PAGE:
There are many ways we can detach ourselves and withdraw for a time. Vacations are an obvious and genuine instance, although I’m afraid that most of us do not pay as much heed to making our vacations as refreshing as we could. Too often our “vacations” are even more frantic and tiring than the rest of the year!—we get home and need to take more time off to recover from vacation! Another instance is the classic spiritual retreat. Not the so-called “working retreat” where groups of people in business or in institutions like the University—or the Church—go away somewhere in order to focus on aspects of our work (useful though such meetings may be), but a real retreat, perhaps though not necessarily in a religious community’s guest-house or a retreat center—like our St. Benedict’s Abbey down at Donnellson, or the Roman Catholic Cistercian Abbey up at New Melleray near Dubuque—where the whole purpose is not to get any work done, but simply to pray and read and think in a simple and uncluttered environment of silence for a few days. In a world which is obsessed with work, with achievement, the Church has a vital ministry of proclaiming God’s sabbath, of providing retreat.

Even within the ordinary day there is opportunity for withdrawal, detachment, retreat—within every day. Most of us, I’m afraid, don’t take the opportunity nearly as fully as we could. If we are to be God’s people, doing God’s work, teaching and witnessing to the truth to this silly clueless wandering sheep-like world, then we simply must spend some time being with God, being with Jesus, learning the truth about him, about ourselves, about our world—learning who the truth is. This means taking time out, stopping everything else, and withdrawing, even if only for ten or fifteen minutes at a time.

“But I’ve got so many things to do! The day is so full! I’m too busy!” Yes, most of us are exactly that—too busy. Yet are any of us doing anything comparable in importance to the work Jesus was doing in his ministry? And yet Jesus needed retreat, withdrawal from the world, renewal—he needed a lot of it. Much though we in our pride hate to admit it, the world will not come to a halt and fall apart if we aren’t there every minute to manage it! We must take the time, we must make the time, to go apart with Jesus, away from the daily press of the world—in prayer and meditation, in the study of the Scriptures, in our worship together, yes, even just in play, in art and music and literature, smelling the roses, watching the clouds. If we do not do this, we will have nothing to give to the world, nothing to share with the world, nothing to teach the world. Instead of participating in Jesus’s ministry of being a shepherd, we will just be more aimlessly wandering sheep: not part of the solution, but just more parts of the problem.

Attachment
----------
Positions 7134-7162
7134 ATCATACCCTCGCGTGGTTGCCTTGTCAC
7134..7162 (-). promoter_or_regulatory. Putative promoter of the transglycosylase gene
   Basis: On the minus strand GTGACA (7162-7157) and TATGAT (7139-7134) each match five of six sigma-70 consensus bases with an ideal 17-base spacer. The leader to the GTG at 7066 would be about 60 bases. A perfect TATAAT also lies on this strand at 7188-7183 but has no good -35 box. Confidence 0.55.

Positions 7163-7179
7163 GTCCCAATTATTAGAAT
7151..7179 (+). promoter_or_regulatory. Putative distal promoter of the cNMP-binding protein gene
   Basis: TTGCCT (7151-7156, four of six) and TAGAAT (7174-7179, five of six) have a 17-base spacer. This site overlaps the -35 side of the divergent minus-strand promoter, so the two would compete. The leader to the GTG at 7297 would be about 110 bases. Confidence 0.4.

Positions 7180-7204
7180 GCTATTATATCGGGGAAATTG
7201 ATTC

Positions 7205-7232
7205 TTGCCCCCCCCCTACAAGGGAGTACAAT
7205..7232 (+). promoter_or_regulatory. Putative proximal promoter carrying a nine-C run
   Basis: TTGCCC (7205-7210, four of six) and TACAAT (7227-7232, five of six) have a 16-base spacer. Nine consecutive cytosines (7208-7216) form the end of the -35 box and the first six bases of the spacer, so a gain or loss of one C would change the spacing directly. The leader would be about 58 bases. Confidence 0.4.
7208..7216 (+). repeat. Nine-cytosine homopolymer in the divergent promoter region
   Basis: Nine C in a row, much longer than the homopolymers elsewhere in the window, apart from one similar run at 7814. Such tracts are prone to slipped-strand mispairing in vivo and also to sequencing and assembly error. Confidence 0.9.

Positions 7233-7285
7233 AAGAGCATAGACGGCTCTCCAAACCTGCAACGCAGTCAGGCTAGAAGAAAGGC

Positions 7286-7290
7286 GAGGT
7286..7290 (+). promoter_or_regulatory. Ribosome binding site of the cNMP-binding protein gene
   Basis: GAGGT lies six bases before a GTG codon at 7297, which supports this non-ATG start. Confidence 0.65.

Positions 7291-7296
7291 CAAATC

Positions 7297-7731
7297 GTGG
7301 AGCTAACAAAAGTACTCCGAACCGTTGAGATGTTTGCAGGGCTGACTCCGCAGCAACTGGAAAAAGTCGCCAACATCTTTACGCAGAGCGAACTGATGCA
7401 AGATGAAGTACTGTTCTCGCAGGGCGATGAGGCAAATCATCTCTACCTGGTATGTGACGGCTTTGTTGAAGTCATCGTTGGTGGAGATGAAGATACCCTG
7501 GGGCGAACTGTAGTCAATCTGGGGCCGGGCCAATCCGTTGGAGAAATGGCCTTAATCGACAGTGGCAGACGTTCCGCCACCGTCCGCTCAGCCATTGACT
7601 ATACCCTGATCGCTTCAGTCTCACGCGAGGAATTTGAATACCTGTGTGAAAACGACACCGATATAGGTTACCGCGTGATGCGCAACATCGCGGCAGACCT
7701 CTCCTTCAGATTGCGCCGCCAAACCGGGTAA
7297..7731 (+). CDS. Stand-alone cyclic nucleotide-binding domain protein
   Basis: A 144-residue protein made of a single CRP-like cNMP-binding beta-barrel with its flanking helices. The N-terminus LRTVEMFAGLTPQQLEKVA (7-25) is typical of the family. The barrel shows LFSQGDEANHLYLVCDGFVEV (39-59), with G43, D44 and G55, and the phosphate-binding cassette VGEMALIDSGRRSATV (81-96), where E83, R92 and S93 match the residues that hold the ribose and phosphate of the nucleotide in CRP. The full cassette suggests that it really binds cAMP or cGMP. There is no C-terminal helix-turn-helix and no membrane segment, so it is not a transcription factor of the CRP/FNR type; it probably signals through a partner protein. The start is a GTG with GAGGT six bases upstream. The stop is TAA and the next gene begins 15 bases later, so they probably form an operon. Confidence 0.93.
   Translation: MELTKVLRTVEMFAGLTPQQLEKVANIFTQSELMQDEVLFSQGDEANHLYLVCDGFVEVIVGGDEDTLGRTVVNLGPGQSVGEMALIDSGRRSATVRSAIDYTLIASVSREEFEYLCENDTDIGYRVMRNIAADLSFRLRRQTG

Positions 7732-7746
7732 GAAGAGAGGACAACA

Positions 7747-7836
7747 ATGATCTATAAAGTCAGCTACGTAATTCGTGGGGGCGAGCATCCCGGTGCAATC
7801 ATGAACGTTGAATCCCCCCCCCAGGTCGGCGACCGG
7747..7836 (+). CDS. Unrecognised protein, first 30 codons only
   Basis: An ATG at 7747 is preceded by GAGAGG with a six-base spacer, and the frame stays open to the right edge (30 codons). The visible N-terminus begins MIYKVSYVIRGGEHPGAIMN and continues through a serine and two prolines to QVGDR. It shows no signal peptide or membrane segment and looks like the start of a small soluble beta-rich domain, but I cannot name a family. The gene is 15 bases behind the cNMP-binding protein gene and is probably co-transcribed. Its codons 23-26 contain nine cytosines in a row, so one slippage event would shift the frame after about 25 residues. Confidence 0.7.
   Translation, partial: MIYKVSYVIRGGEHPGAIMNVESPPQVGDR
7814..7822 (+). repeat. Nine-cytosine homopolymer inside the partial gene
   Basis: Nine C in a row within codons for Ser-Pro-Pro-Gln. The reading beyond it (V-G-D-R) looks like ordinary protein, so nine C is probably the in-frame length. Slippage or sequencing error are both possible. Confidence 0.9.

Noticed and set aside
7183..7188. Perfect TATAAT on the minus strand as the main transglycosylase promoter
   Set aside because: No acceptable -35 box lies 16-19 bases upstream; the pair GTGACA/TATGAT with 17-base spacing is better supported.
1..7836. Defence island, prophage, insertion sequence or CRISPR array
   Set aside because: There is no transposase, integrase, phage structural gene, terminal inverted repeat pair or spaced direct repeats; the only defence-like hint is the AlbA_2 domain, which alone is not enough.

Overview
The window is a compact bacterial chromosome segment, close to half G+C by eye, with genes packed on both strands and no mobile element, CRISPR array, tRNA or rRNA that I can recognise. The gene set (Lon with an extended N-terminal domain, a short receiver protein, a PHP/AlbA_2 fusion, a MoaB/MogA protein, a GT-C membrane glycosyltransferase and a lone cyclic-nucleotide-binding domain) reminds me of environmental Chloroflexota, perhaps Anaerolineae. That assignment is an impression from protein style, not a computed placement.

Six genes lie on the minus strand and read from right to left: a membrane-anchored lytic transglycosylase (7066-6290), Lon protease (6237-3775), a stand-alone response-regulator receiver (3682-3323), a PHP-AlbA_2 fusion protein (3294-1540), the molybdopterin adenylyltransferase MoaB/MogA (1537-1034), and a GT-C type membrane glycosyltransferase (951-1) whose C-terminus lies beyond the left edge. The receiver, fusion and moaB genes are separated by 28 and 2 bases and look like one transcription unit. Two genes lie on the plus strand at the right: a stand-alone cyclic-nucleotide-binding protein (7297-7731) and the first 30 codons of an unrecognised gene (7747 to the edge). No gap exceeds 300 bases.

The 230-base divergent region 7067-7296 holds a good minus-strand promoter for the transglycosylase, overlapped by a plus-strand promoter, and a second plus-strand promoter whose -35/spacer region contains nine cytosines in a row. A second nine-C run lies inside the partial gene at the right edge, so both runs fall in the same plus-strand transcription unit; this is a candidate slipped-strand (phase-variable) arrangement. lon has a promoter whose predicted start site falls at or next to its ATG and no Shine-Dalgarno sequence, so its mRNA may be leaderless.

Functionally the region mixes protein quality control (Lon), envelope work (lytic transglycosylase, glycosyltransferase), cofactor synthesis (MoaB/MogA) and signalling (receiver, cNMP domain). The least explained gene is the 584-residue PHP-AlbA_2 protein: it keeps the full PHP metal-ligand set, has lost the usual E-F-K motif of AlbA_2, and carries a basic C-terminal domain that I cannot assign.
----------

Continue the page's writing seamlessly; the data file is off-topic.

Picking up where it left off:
But when we do go off with Jesus alone, leaving the world’s business behind, even if only for a little while, and not dragging along all our usual agenda and problems and concerns, then we become free really to listen to Jesus. And we receive the strength and the wisdom we need to be able to return to the world to share in his ministry of healing and reconciliation.

© 2006 William S. J. Moorhead